I Ain’t Afraid of No Ghosts. . . . okay, this is not true at all!!

abraham lincoln

Last week, I took a short trip to Gettysburg, mainly because one of my favorite authors was in town to do a talk and book signing.  Kelly Corrigan, who wrote The Middle Place, Lift and Glitter and Glue, was to speak at the Adams County Arts Center and my desire to wander told me that I had to go. I just can’t sit still once the weather breaks (which it didn’t once I was on the road, by the way). Plus, it was only $35 per ticket, which included the book, a chance to meet Kelly, wine and snacks.  Good deal, right?!!

When I arrived in town, I stopped at the Gettysburg Visitor Center to visit the museum and check out the Battle of Gettysburg cyclorama painting.  It was so interesting. I would highly recommend it for anyone, but especially  for folks like me with poor recollections of the Civil War from junior high history. Of course, I bought up some culinary history books from the shop there, too.  Can’t stop myself from food books.  It is becoming a problem.   From there, I was off to the Dobbin House Tavern ( built way back in 1776) after a recommendation from the guy at the ticket desk inside the visitor center. Abraham Lincoln gave his Gettysburg Address across the street in the cemetery.   Really cool, historic building and good food, but when I got home I noticed weird stuff in my photos which creeped me out a bit.  A friend noticed the shadows and outlines, too.  I googled the Dobbin House and  the internets told me that it is ” very haunted.”  I ‘ve decided not to look at the pictures again and will probably delete them from my files … but here is one or two in case you want to take a peep.  See what you think. The top is of the dining room and the bottom is a peep hole into the spring that still runs into the basement of the building.  The tavern used to be a place where slaves could hid on their way up to Canada.   I am finished looking at them . .forever.dobbinsDobbin 2


I stayed at a lovely small hotel, the Federal Pointe Inn, which used to be a school ( built in 1896 ).  The 18 room hotel had a sweet, small bar in the basement, which was so toasty on a snowy (end of MARCH) evening by a pretty stone fireplace.  There I had a crab cake and a beer before the talk just to hold me over.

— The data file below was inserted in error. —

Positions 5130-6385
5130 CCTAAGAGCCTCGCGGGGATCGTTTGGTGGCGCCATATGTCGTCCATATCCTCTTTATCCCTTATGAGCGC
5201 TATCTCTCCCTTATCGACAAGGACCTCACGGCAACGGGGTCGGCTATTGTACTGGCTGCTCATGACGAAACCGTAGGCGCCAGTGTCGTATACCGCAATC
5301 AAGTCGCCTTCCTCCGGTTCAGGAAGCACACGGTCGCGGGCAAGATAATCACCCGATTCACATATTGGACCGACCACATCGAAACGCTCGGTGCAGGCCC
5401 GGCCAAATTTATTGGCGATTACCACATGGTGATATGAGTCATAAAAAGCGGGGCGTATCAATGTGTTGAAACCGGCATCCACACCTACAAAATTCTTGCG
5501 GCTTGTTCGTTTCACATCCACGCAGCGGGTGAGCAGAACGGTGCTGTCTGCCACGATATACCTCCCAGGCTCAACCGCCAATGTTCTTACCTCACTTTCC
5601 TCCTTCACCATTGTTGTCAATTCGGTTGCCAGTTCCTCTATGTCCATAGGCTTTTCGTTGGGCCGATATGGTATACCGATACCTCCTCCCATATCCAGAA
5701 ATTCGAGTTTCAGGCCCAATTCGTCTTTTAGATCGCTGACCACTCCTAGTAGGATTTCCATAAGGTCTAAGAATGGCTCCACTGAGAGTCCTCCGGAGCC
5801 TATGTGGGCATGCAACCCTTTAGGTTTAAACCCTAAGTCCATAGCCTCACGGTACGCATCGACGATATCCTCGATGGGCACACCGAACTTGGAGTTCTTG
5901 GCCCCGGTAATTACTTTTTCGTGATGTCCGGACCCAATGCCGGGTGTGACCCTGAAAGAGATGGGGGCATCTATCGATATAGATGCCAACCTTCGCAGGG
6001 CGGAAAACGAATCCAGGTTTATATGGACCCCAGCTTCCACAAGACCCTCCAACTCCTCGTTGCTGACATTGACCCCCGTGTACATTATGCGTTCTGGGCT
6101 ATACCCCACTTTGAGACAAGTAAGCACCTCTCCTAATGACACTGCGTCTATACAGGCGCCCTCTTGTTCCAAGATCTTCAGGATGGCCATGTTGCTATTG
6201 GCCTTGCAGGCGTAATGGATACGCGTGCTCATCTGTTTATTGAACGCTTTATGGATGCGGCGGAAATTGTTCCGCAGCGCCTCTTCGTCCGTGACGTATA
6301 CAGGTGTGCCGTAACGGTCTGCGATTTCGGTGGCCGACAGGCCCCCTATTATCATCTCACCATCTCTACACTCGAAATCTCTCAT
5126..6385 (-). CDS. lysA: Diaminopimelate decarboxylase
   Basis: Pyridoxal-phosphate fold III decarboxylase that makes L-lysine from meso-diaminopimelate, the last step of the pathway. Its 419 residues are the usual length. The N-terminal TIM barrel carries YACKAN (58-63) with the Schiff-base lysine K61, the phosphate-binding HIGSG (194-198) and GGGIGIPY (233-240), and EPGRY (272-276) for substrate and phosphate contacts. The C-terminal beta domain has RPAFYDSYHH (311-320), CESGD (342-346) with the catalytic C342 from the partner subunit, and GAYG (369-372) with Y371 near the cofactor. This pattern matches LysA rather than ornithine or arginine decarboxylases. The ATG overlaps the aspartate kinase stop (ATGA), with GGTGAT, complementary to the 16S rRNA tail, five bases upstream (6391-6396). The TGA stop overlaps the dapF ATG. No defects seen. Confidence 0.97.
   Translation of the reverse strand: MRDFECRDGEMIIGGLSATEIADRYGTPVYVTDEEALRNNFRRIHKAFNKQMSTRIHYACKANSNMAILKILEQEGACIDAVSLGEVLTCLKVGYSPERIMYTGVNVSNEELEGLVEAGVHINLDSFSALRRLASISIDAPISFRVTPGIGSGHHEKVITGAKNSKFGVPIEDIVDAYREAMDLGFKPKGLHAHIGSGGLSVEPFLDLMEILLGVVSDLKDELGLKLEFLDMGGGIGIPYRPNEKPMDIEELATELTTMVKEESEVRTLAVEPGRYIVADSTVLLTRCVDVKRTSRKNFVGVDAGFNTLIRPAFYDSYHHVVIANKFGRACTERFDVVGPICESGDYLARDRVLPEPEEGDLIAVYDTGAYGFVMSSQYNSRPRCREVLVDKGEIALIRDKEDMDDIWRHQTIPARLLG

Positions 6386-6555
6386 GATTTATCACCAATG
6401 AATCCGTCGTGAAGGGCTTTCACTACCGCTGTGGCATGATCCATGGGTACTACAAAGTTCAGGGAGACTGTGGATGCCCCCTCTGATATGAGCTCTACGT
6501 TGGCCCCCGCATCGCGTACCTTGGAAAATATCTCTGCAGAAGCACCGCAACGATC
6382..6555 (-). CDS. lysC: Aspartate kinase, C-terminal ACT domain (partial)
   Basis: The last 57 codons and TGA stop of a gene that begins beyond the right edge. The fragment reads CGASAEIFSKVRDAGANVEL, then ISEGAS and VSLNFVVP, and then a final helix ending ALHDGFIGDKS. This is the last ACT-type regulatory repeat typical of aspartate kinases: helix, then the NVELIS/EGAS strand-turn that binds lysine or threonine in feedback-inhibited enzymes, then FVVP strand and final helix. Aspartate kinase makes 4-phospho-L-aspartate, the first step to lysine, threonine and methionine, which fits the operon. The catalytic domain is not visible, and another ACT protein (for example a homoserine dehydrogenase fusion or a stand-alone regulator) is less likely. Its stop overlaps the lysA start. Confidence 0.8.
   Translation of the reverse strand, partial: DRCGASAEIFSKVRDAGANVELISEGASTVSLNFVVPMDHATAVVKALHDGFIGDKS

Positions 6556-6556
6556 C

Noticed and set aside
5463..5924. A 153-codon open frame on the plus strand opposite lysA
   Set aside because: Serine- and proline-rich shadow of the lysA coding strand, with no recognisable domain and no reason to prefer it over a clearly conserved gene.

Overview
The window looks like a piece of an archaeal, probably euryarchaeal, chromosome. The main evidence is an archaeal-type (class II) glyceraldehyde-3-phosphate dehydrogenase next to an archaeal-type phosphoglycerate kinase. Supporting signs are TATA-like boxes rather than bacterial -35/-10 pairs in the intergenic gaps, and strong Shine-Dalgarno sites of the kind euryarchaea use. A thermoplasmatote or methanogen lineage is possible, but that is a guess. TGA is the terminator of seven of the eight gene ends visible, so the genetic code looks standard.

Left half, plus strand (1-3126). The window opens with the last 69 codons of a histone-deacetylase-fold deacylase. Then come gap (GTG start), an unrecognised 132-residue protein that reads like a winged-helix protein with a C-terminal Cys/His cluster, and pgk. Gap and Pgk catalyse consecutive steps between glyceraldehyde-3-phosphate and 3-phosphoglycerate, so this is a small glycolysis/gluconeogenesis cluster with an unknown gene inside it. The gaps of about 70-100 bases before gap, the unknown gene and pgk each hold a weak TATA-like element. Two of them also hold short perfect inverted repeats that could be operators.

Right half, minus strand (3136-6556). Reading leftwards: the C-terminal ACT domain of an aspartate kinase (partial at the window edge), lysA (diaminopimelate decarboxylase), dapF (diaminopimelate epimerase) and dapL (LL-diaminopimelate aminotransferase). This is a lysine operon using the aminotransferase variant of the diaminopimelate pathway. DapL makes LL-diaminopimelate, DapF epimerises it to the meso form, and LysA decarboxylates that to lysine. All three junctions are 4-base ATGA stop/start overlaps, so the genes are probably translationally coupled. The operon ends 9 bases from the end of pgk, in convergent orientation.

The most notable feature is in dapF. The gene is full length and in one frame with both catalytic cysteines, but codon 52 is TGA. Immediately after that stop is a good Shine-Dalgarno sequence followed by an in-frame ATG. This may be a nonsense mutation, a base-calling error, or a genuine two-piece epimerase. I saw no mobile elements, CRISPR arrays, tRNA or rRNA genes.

I also had a light meal and a beer at The Pub earlier in the day ( yes, I eat a lot, I know )  where I tried their signature sweet potato soup with raisins. Sweet Potato Soup I was hesitant, but it was really good.  Not too sugary, not milky –  and the plump raisins were a bonus.

After a few wine tastings in town, I was ready for the book event.kelly corrigan

It was a perfect short getaway.  Just a few hours from home . . . great food, amazing history and good shopping.

Double M

One of my dearest friends frequently calls me Double M because of my initials.  It’s a great little phrase yet a quick Google search shows that I am not the only Double M around.  Double M Pizza, Double M Gaited Horses, Double M Auto Sales. Food, animals, cars . . so why not have  a Double M day?

Edgar Thomson WorksMy Double M day?  Mills and Maple!OLYMPUS DIGITAL CAMERA

 On Sunday, I drove down to pick up my parents for a day out and about.  I left early to get some treats for them at the newish Five Points Artisan Bakery in Squirrel Hill. Five Points Artisan Everything is so good, but get there early as they frequently sell out early.  Taking the long route to the my folks’ house through Braddock,  Munhall and towards McKeesport, I ended up driving past two of my favorite places.  The first is the Joe Magarac statue across from Edgar Thomson Works in Braddock.  This legend, to me, represents toils, troubles and strength of the Eastern European immigrant population that worked in the mills.  Joe is supposed to protect the mill workers.  Drive on down to Braddock Avenue across from the Edgar Thomson Works to see Joe in person. It is a terrific place to ponder things.  There really is no parking right in front of him, but you can park and sit across the road in the small parking area near the entrance to ET.  According to legend,  Joe  “ate that hot steel like soup and cold steel ingots like meat.”

Joe Magarac